Atlantic City Waiting for State Loan

Though a plan to pump money into Atlantic City’s municipal budget has been approved in Trenton, the city still has not received a needed state loan to keep it operating. Officials said they expect the money will arrive before the city runs out of cash.

Atlantic City’s government still hasn’t received a needed loan from the state to keep operating, but officials are confident that the money will be in place before the city runs out of cash.

But while the city waits, it may have to use capital and terminal-leave funds to pay its bills through the rest of June, according to a report in the Press of Atlantic City.

Under a state takeover bill approved in May, the state treasurer would direct the Division of Budget and Accounting to transfer money from any department to provide the secured loan. But the state must find funds for the loan as it looks to close its own its own $486.6 million budget gap for fiscal year 2016, which ends June 30.

Atlantic City Mayor Don Guardian said the city does not have enough cash to operate through June without either the loan or the state’s permission to use cash in the city’s capital and terminal leave accounts. The city has $9 million in the capital fund and $3.2 million in the terminal-leave fund, Guardian told the Press.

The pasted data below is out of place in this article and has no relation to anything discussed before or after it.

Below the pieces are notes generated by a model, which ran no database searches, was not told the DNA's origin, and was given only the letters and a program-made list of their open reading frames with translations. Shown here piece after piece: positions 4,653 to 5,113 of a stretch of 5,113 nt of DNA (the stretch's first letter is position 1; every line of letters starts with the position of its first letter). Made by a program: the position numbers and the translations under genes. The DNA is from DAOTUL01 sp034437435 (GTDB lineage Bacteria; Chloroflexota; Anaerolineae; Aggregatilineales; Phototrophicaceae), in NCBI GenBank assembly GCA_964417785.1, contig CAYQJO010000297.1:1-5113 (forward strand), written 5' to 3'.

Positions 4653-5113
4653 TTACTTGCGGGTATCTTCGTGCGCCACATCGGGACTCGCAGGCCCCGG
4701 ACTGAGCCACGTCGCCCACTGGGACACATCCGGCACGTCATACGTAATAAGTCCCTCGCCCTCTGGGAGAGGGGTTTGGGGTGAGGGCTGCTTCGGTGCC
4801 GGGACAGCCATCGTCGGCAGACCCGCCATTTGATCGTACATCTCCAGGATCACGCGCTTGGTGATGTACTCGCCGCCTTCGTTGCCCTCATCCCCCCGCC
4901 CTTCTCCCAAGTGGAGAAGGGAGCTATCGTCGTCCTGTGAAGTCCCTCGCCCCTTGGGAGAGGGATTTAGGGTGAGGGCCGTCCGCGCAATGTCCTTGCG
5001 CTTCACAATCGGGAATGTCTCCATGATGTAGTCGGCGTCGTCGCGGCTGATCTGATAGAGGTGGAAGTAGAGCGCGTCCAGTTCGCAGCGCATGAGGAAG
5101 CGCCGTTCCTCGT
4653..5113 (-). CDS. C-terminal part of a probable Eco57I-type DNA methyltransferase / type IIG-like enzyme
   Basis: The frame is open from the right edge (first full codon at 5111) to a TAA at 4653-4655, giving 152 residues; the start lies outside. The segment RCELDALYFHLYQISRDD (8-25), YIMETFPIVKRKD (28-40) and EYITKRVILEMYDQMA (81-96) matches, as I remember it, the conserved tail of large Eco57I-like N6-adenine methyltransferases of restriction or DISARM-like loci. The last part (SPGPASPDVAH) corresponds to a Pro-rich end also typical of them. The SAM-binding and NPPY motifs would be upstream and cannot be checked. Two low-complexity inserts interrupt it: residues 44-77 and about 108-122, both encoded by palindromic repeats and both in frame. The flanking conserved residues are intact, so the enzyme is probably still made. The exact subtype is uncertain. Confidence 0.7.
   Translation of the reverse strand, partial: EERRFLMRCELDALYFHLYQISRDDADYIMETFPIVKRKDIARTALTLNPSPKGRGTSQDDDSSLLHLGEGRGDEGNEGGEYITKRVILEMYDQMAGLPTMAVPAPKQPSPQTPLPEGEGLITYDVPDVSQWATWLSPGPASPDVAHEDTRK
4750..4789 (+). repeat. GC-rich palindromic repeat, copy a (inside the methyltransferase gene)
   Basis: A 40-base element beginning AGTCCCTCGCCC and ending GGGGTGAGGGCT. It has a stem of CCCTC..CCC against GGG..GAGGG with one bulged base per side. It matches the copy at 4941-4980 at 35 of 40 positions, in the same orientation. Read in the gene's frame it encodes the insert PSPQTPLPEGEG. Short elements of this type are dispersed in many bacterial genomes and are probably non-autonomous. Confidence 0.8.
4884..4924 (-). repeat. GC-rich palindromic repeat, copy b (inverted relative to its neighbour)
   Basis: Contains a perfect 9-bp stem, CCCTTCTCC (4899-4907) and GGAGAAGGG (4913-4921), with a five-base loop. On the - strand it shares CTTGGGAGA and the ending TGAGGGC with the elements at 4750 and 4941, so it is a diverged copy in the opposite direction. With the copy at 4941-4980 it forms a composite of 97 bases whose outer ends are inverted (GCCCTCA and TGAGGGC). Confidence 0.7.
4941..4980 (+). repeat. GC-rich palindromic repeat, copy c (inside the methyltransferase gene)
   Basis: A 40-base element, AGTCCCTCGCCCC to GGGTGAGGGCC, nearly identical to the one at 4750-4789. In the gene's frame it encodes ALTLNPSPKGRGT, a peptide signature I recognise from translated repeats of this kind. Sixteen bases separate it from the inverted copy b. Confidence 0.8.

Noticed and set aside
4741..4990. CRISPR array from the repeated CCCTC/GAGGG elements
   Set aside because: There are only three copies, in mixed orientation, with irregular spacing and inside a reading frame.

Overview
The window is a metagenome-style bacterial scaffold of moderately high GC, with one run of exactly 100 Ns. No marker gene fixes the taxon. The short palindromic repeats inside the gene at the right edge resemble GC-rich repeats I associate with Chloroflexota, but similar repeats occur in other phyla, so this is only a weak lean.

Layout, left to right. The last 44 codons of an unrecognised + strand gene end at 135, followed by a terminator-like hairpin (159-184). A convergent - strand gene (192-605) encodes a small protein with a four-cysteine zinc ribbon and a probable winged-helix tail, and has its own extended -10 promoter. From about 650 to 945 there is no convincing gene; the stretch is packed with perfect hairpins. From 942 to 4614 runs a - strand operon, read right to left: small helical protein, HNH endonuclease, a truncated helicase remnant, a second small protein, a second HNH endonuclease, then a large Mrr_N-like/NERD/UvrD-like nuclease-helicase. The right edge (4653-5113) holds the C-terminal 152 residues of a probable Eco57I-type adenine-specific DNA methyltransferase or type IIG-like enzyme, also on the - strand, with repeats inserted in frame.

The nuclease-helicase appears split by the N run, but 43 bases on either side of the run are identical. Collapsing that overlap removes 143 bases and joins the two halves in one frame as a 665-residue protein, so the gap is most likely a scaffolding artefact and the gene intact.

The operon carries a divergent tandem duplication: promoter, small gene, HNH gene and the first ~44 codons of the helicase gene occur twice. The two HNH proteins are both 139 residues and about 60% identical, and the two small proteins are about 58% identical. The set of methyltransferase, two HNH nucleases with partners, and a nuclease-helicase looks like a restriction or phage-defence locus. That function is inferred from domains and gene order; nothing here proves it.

Tammori Petty, a spokeswoman for the Department of Community Affairs, said the timing for the loan is uncertain, but said the funds are expected to be made available to the city before they default on any obligations.

Guardian said he believes the state will give the city permission to use the capital and terminal-leave accounts.

“That would get us through July 14 if we’re able to use either of them, if the state authorizes that because they hadn’t before,” Guardian told the paper. “The state would then have funding within their budget on July 1 for the bridge loan.”

The state takeover bill gives the city 150 days to draft a five-year fiscal plan. A companion bill will redirect $110 million in casino funds over 10 years to help the city pay debt and expenses. But that bill doesn’t take effect until after the city submits its fiscal plan, according to the Press.